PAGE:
(AP) - Nobel Peace Prize laureate Desmond Tutu won't be speaking at the University of St. Thomas in April because school officials are worried his views on the Israeli-Palestinian conflict would offend the Jewish community, a school official said.
And an associate professor who pushed for Tutu's visit has been removed as director the university's justice and peace studies program.
The Rev. Dennis Dease, St. Thomas' president, decided not to invite Tutu after talking with his staff, said Doug Hennes, vice president for university and government relations.
"He (Tutu) has been critical of Israel and Israeli policy regarding the Palestinians, so we talked with people in the Jewish community and they said they believed it would be hurtful to the Jewish community, because of things he's said," Hennes said.
"I am Jewish, and stifling debate and dissent (and) criticism of Israel is a disservice to all Jews, the state of Israel and the American people."
Hennes said the university does not believe Tutu is anti-Semitic. But Hennes cited a 2002 speech in which he said Tutu criticized "the Jewish lobby."
Hennes also said Jewish groups feel Tutu has compared the Israeli policy toward Palestinians to how Adolf Hitler treated Jews.
Julie Swiler, public affairs director for the Jewish Community Relations Council of Minnesota and the Dakotas, said she told St. Thomas officials that Tutu's remarks were hurtful to Jews. In addition to comparing Jews to Hitler, the speech "questions Jewish faithfulness to God," she said.
In his speech, Tutu said he supported the existence of the state of Israel, but compared the treatment of Palestinians to that of blacks under South African apartheid. He also criticized demolition of Palestinian homes if Israeli authorities suspected a family member was a terrorist.
Tutu said he wasn't criticizing Jewish people, but the Israeli government.
"The apartheid government was very powerful, but we said to them, 'Watch it,'" he said in the speech in Boston. "If you flout laws of this universe, you're going to bite the dust. Hitler was powerful. (Josef) Stalin was powerful. Idi Amin was powerful.
"A lie, injustice, oppression, those will never prevail in this world of God," he said.
Marv Davidov, a peace activist and teacher at St. Thomas, was dismayed with the university's decision.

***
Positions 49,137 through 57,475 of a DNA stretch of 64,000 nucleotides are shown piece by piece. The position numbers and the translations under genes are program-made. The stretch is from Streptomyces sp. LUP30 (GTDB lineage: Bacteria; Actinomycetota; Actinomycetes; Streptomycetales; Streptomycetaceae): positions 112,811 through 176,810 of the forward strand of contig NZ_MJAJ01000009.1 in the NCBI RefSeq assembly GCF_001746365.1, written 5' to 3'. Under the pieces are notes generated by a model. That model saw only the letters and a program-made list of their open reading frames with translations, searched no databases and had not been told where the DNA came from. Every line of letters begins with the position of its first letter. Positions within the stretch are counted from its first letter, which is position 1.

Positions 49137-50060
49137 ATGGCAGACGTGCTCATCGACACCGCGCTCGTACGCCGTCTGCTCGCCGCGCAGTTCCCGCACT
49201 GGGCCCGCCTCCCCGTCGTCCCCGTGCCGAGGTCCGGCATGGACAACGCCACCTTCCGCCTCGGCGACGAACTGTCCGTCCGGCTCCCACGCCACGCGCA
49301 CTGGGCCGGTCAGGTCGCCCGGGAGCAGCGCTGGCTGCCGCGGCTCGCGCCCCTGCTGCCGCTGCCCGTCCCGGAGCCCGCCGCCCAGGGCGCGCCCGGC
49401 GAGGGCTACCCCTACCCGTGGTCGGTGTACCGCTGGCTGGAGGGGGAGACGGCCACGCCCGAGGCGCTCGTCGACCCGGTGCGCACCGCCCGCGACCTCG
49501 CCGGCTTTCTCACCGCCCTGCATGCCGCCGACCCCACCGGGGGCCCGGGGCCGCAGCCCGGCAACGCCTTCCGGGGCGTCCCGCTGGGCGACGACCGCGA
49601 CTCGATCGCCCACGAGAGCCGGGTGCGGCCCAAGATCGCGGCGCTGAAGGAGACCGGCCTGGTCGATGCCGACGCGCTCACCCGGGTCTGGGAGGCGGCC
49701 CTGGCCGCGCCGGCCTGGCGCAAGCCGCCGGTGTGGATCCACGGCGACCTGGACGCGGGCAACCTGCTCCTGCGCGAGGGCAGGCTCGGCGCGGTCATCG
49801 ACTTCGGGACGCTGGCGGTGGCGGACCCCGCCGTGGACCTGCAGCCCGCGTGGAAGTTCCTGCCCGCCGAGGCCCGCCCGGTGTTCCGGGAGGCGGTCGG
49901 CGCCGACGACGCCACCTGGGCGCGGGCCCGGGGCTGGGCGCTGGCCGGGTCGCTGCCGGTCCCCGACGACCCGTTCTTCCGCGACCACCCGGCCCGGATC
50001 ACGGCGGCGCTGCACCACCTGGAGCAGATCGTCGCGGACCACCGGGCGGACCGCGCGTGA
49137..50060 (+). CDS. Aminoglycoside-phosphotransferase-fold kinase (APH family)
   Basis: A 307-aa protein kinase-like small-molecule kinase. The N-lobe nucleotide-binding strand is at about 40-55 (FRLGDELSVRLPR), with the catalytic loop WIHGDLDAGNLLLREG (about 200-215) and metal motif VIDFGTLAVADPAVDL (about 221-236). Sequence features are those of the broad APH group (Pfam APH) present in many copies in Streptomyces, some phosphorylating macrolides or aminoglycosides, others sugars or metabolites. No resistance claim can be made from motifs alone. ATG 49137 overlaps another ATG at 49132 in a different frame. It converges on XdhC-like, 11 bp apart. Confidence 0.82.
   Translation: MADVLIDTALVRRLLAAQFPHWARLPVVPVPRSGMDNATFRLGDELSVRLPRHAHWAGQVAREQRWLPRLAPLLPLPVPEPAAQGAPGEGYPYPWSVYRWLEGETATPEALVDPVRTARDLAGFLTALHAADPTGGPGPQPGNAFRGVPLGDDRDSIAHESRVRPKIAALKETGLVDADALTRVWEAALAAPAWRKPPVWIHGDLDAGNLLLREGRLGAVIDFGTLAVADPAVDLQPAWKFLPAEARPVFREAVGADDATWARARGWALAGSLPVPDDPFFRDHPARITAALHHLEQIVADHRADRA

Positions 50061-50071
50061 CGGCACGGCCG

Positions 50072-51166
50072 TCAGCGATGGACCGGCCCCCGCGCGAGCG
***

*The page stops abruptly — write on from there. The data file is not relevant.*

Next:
"I am Jewish, and stifling debate and dissent (and) criticism of Israel is a disservice to all Jews, the state of Israel and the American people," he said.
A leader of the international group that was to sponsor the visit also disagreed with the decision.
"This is a tragedy for the entire community of Minneapolis-St. Paul and indeed for the entire state of Minnesota," said Ivan Suvanjieff, president and co-founder of Colorado-based PeaceJam.
"Archbishop Desmond Tutu is a towering moral arbiter of our day. He has worked tirelessly on a global basis in the name of human rights and all that is decent."
Mike Klein, who taught at St. Thomas and is a board member of Youththrive, PeaceJam's Upper Midwest affiliate, said the group learned the 75-year-old Tutu was available in April.
"I was quite excited about it, and passed on that news, expecting the same excitement back from the administration," Klein said. "Instead, the response I got was, 'We will have to pass.'"
Meanwhile, Cris Toffolo, an associate professor and former director of the university's justice and peace studies program, wrote two memos urging university officials to reconsider their position. She said asked whether the university reached its conclusions based on a Web site that she said misquoted Tutu as linking Israel to Hitler.
Toffolo said she received a letter in August removing her as director of the peace studies program for two reasons: She had kept pressing to invite Tutu, and she should not have sent Tutu a letter using her director's title to tell him what happened.
Hennes confirmed Toffolo had been relieved of the position, but could not disclose the reasons. He said she is still a tenured faculty member.
Tutu will instead visit Metropolitan State University in St. Paul from April 11-13. He'll meet with 300 young people who have been working on projects to "change the world," said Donna Gillen, executive director of Youththrive in Minnesota.
(Copyright 2007 by The Associated Press. All Rights Reserved.)
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